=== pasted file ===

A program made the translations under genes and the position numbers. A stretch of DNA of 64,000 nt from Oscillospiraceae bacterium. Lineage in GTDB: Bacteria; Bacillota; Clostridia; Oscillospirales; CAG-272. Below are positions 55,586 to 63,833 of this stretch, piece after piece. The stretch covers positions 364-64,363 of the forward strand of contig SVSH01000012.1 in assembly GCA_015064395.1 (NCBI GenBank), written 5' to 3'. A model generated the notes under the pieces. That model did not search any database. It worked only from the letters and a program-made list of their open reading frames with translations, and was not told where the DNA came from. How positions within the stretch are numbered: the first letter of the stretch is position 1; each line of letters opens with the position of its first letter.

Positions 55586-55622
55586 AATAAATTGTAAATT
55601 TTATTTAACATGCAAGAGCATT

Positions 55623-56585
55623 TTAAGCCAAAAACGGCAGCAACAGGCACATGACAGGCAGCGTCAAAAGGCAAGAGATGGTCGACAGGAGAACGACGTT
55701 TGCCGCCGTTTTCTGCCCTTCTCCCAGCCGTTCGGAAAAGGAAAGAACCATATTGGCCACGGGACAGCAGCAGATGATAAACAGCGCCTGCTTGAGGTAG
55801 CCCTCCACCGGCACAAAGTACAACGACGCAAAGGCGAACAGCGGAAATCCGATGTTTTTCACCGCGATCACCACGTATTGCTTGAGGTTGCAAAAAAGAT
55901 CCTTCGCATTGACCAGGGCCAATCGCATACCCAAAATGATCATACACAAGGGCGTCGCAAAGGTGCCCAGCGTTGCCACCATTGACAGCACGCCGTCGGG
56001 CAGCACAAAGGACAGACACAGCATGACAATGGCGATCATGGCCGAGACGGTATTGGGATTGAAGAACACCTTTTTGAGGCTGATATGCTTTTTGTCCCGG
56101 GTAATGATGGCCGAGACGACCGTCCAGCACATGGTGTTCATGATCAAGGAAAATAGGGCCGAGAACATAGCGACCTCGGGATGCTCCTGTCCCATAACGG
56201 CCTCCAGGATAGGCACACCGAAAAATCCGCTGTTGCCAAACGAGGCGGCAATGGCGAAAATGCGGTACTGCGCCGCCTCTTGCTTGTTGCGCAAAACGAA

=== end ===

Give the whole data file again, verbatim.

A program made the translations under genes and the position numbers. A stretch of DNA of 64,000 nt from Oscillospiraceae bacterium. Lineage in GTDB: Bacteria; Bacillota; Clostridia; Oscillospirales; CAG-272. Below are positions 55,586 to 63,833 of this stretch, piece after piece. The stretch covers positions 364-64,363 of the forward strand of contig SVSH01000012.1 in assembly GCA_015064395.1 (NCBI GenBank), written 5' to 3'. A model generated the notes under the pieces. That model did not search any database. It worked only from the letters and a program-made list of their open reading frames with translations, and was not told where the DNA came from. How positions within the stretch are numbered: the first letter of the stretch is position 1; each line of letters opens with the position of its first letter.

Positions 55586-55622
55586 AATAAATTGTAAATT
55601 TTATTTAACATGCAAGAGCATT

Positions 55623-56585
55623 TTAAGCCAAAAACGGCAGCAACAGGCACATGACAGGCAGCGTCAAAAGGCAAGAGATGGTCGACAGGAGAACGACGTT
55701 TGCCGCCGTTTTCTGCCCTTCTCCCAGCCGTTCGGAAAAGGAAAGAACCATATTGGCCACGGGACAGCAGCAGATGATAAACAGCGCCTGCTTGAGGTAG
55801 CCCTCCACCGGCACAAAGTACAACGACGCAAAGGCGAACAGCGGAAATCCGATGTTTTTCACCGCGATCACCACGTATTGCTTGAGGTTGCAAAAAAGAT
55901 CCTTCGCATTGACCAGGGCCAATCGCATACCCAAAATGATCATACACAAGGGCGTCGCAAAGGTGCCCAGCGTTGCCACCATTGACAGCACGCCGTCGGG
56001 CAGCACAAAGGACAGACACAGCATGACAATGGCGATCATGGCCGAGACGGTATTGGGATTGAAGAACACCTTTTTGAGGCTGATATGCTTTTTGTCCCGG
56101 GTAATGATGGCCGAGACGACCGTCCAGCACATGGTGTTCATGATCAAGGAAAATAGGGCCGAGAACATAGCGACCTCGGGATGCTCCTGTCCCATAACGG
56201 CCTCCAGGATAGGCACACCGAAAAATCCGCTGTTGCCAAACGAGGCGGCAATGGCGAAAATGCGGTACTGCGCCGCCTCTTGCTTGTTGCGCAAAACGAA